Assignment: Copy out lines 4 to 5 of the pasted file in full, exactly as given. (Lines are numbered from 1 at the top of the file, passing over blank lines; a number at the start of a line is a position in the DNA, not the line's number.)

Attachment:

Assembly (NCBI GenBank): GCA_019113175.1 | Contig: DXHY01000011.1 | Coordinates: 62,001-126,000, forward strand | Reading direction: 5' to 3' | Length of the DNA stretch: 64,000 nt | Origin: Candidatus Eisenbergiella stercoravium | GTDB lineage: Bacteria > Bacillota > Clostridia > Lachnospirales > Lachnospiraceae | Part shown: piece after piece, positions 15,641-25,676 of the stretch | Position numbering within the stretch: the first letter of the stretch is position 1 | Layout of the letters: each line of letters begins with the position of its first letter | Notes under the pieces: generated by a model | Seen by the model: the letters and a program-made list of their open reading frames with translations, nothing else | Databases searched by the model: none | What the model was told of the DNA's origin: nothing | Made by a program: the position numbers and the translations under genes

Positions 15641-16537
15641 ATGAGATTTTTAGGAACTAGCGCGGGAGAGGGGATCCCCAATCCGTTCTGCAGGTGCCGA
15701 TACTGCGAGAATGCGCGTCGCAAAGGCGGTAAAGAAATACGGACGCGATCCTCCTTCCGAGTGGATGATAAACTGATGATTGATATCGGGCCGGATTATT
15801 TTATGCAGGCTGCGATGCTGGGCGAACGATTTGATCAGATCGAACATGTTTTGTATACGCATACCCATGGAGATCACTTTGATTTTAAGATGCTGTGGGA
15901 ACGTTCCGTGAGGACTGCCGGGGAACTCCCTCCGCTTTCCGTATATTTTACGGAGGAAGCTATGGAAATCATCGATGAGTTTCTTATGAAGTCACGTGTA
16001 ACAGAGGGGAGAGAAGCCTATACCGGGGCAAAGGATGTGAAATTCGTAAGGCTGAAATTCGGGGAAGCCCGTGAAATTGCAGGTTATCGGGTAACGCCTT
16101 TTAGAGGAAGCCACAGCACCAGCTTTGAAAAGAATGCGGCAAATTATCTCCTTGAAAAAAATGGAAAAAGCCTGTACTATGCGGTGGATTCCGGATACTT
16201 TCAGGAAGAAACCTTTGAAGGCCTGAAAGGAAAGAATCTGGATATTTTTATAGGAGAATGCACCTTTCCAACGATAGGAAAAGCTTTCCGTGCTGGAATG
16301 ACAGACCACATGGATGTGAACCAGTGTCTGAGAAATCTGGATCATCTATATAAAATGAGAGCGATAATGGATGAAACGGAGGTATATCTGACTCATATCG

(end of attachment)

15701 TACTGCGAGAATGCGCGTCGCAAAGGCGGTAAAGAAATACGGACGCGATCCTCCTTCCGAGTGGATGATAAACTGATGATTGATATCGGGCCGGATTATT
15801 TTATGCAGGCTGCGATGCTGGGCGAACGATTTGATCAGATCGAACATGTTTTGTATACGCATACCCATGGAGATCACTTTGATTTTAAGATGCTGTGGGA